Five of Zuzanna’s younger siblings – Ignacy, Jan, Kata, Ludwika and Karolina – emigrated to the United States between 1905-1915. By 1921, all but Ignacy were still living in New York.
Apparently, Zuzanna Byczek was living here too! The record shows that Stanisława and Aniela were coming to live with their mother, who was living at 15 Essex Street, the same address where her brother Jan lived with his wife Marya Kozakiewicz and their three daughters. But when did Zuzanna come to America? I can’t find any other record of her.
According to the passenger manifest, Stanisława and Aniela did house work. They could read and write. They had $50 together for expenses. They are both described as being 5′ 2″ tall with fair hair, fair complexion and gray eyes.
Like Agnieszka, the two women were briefly detained until their mother came and picked them up. I have no doubt that the two women lived with their mother at 15 Essex Street, but I don’t know what became of them.
As far as I know, this was the end of the family’s immigration story. By my count, including the suprising Zuzanna Byczek, 19 members of the Bosakowski family came to America between 1905 and 1921. They were the offspring and grandchildren of three Bosakowski brothers – Piotr, Karol and Jozef – who were the sons of Bazyli Bosakowski and Rozalia Kwaśnicka.
So we now know that six of Piotr Bosakowski and Maria Czechowicz’s twelve children emigrated to America, along with two granddaughters:
|Name||Date of birth||Date of arrival|
|Ignacy Bosakowski||July 27, 1878||May 26, 1905|
|Katarzyna (Kata) Bosakowska||November 27, 1885||January 5, 1906|
|Jan Bosakowski||May 12, 1883||June 5, 1906|
|Ludwika Bosakowska||July 19, 1890||May 8, 1907|
|Karolina Bosakowska||July 16, 1893||before 1915|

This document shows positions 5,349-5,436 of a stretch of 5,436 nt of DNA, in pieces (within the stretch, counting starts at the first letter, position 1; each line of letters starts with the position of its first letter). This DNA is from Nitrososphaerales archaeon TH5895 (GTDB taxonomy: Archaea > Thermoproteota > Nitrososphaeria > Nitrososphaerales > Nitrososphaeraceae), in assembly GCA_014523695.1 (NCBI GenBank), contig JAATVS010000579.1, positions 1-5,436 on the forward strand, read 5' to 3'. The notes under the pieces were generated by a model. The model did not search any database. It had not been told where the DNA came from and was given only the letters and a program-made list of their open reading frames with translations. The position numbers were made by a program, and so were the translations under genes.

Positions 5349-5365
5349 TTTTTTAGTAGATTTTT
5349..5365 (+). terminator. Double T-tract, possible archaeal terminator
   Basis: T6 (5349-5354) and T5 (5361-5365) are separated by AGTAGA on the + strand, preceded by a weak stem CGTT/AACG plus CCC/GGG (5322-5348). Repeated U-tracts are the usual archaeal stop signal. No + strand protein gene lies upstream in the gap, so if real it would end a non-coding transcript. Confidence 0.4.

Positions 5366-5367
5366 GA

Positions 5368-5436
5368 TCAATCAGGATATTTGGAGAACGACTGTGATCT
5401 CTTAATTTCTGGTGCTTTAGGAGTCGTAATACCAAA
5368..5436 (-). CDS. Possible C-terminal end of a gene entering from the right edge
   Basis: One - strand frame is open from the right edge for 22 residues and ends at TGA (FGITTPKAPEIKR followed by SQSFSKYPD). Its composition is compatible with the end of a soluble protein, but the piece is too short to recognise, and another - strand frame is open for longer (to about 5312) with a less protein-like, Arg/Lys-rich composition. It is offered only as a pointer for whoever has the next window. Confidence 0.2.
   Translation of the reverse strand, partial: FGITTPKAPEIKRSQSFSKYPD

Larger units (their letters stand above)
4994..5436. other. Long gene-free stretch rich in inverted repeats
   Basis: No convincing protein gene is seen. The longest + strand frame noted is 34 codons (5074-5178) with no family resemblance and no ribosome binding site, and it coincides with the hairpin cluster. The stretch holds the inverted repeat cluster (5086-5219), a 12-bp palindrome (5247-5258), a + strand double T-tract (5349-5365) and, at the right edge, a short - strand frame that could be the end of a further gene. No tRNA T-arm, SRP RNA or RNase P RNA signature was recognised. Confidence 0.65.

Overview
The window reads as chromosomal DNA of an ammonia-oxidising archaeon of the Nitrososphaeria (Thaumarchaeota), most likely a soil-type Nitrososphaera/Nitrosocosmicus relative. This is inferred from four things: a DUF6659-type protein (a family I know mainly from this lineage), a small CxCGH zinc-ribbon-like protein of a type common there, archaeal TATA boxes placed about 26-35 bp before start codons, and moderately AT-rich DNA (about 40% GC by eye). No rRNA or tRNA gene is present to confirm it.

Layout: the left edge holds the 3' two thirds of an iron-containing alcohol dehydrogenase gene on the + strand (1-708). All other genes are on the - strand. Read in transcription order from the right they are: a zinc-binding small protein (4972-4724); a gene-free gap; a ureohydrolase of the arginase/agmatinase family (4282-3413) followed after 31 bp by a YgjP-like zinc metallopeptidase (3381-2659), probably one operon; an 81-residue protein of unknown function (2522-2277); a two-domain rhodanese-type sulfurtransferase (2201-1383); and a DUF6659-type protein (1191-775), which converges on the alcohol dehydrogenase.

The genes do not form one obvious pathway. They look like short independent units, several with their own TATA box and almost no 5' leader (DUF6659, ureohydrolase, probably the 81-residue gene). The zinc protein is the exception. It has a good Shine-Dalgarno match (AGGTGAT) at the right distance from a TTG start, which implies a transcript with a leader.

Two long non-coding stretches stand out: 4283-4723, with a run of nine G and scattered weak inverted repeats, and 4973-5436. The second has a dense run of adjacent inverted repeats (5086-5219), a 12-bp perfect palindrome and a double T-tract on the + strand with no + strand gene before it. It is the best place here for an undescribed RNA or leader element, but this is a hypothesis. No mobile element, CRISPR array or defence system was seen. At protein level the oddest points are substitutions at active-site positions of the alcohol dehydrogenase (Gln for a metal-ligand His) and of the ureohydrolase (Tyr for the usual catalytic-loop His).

|Zuzanna Bosakowska Byczek||September 8, 1875||before 1921|
|Stanislawa Byczek||about 1901||October 17, 1921|
|Aniela Byczek||about 1903||October 17, 1921|
Five of Karol Bosakowski and Katarzyna Czechowicz’s twelve children also made the trip, along with two daughters-in-law and a grandson:
|Name||Date of birth||Date of arrival|
|Michal Bosakowski||September 28, 1881||May 23, 1906|
|Klimintyna Szarzyńska Bosakowska||about 1886||about 1913|
|Pawel Bosakowski||March 21, 1891||March 25, 1910|
|Piotr Bosakowski||February 17, 1886||September 17, 1913|
|Anna Stójkiewicz Bosakowska||about 1886||September 17, 1913|
|Antoni Bosakowski||October 20, 1895||September 23, 1913|
|Agnieszka Bosakowska||February 2. 1904||October 17, 1921|
|Andrzej Bosakowski||January 12, 1905||October 17, 1921|
And three of Jozef Bosakowski and Maria Buczna’s seven children emigrated:
|Name||Date of birth||Date of arrival|
|Honorata Bosakowska||September 23, 1892||February 17, 1911|
|Katarzyna Bosakowska||November 8, 1889||April 16, 1912|
|Wincenty Bosakowski||September 8, 1895||September 17, 1913|
Four of them – Ignacy and his wife Dominika, Piotr and his wife Anna – eventually returned back home to Założce. Why did they do it? Perhaps they missed their homeland. Or perhaps they only intended to stay for awhile to make a little money. It would be interesting to learn what became of them.
The rest of the group gradually assimilated and raised new, American families. I’ve tracked most but not all of them through the 1930 census. I’ll write about this in a subsequent post.